It’s really steep and wet, so it’s basically just a mudslide into the valley. And then you have to hike back up to the base of the falls. It’s really tricky and I love that. As soon as I’m allowed out there, I’m heading out to Cannabullen Falls and setting up my hammock there.
What’s one tip you’d have for someone who’s starting to get into outdoor and wildlife photography?
The one major thing would be to try and find a group of friends who do it as well. Go and bounce ideas around and learn from them. You can watch YouTube tutorials and do courses all day, but nothing compares to actually getting out there and doing it.
Being able to go out and set up your tripod, go to a location with your friends and just talk about how you’d shoot what’s in front of you, is by far one of the most valuable things that I’ve come to appreciate. Just go out there and have fun with it. You learn so much more when you go out and enjoy what you’re doing.
Who’s a photographer that’s influenced the style that you shoot or edit?
The two that first come to mine are Jason Futrill and Kieran Stone. They’re very landscape photography orientated, which is what I was interested in initially with photography. So I think a lot of my adventure stuff comes from a landscape background, where I’m trying to capture the scene, and the person is just an addition to the scene, as opposed to vice versa. They’ve definitely been my major influences from day dot.
What’s your favourite photo you’ve ever taken?
Well, it might be a bit biased but I do have a photo of the S.S City of Adelaide which was taken up on Magnetic Island that blew up on social media.
The backstory to that shot is probably why I like it so much. My girlfriend and I headed down to Magnetic Island on Australia Day. One morning, I headed out to one of the jetties for sunrise but it was pretty cloudy and miserable. We made ourselves some coffee and I was shooting the scene but I just wasn’t feeling it. Thank goodness Kate suggested we go check out something else.
The next beach around was Cockle Bay, which is where the shipwreck is. When we pulled up to the bay, we couldn’t even see the wreck, but I got the drone up to have a look. As soon as I got the drone up, we saw the shipwreck tucked around the backside of some mangroves and the wind whipping across.
As I was flying the drone head-on directly into the wind, it was hardly moving anywhere. I took some shots and didn’t really think too much of it at the time. Even when we got back home I didn’t pull up the photo for a couple of weeks. When I finally got around to editing and posting it, Australia ended up reposting it and it exploded.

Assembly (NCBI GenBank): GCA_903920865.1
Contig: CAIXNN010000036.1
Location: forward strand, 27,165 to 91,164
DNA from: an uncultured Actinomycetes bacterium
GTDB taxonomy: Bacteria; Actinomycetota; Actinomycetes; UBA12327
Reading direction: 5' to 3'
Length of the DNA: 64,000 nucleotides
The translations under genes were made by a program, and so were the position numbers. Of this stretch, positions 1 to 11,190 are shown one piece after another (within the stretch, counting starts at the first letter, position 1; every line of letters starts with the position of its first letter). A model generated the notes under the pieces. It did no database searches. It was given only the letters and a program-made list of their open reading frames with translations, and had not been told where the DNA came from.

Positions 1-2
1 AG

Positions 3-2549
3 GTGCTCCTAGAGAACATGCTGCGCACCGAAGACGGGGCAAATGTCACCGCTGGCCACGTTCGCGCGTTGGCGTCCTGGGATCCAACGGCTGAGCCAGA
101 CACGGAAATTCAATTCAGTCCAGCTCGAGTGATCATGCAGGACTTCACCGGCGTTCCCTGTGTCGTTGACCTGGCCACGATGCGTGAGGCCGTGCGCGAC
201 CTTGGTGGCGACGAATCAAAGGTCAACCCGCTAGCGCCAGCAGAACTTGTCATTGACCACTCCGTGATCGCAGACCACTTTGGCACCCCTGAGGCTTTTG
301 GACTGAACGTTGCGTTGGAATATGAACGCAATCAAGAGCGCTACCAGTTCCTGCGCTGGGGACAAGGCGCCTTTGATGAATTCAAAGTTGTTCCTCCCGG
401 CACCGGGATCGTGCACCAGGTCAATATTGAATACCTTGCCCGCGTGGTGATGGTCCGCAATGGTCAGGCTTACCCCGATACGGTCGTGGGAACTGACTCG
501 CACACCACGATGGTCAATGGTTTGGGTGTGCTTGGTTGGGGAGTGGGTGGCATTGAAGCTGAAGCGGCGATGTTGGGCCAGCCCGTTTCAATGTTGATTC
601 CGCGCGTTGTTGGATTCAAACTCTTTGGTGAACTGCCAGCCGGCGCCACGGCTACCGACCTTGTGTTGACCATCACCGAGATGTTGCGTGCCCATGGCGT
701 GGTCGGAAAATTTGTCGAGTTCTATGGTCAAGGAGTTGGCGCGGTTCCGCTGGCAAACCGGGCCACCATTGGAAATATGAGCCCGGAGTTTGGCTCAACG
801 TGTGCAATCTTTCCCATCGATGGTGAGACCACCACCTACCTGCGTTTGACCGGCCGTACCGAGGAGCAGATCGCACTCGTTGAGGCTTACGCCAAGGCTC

Over time the more and more I look at it, the cooler I think it gets. The composition of it sort of removes the rest of the island that’s nearby and it just looks like a shipwreck in the middle of the ocean with mangroves growing out of it. So that’s probably my favourite photo because of the story behind it and the fact that it’s growing on me over time.
It’s aged well like a fine wine. Let’s move on to the photo you took at The Lost City during your trip through the NT.
Going back to the start of 2018, my girlfriend and I were on a big trip of Australia in our Troopy.
We went down the east coast, camped in Kosci for a month, drove through South Australia and up to the Northern Territory. We figured we’d go through Limmen National Park, which is on the border of Queensland and the NT. If you think of the most stereotypical Australian bush, that’s what’s there. You’ve just got dirt, heaps of buffalo and feral cows hanging around.
We arrived at the Rangers House and there was no one there. They had big buffalo skulls and all the information we needed. So we grabbed the keys we needed to get into the national park and went 4WDing for half a day, just to get down to the Lost City.
I can’t believe it’s not more advertised that there are these crazy rock formations out there that are the Lost City. It’s nothing like anything I’ve seen in Australia. I feel like it should be on the same level as the Bungle Bungles, it’s absolutely crazy over there. Obviously it’s harder to get to than a lot of places, but I like finding the hard-to-get-to spots.
We timed it perfectly, as at that time of the year, the morning glory clouds were rolling through. Around September or October, they form in the gulf area.
On that morning I was flying the drone around and there was heaps of mist. As the mist cleared, the morning glory cloud was ripping across from horizon to horizon. It all just fell into place right there and then. How good?!
Shooting The Lost City // Limmen National ParkPLAY VIDEO
How tall would you say the rock formations are? It’s hard to tell from the drone angle.
I would say some of them would be 25-30 metres, they’re enormous. You’re an ant walking through there. There’s a walking track that goes all the way through them and they go for kilometres. You’ve got so much room to explore in there and there’s lots of wallabies hanging out amongst the rocks.
It’s an awesome place and if it was more accessible I dare say that it would be up there as one of Australia’s major attractions. But in another way, I’m glad that it’s more remote, so you can go and experience the whole thing by yourself.
Truly an off-grid paradise.
You’ve nailed it.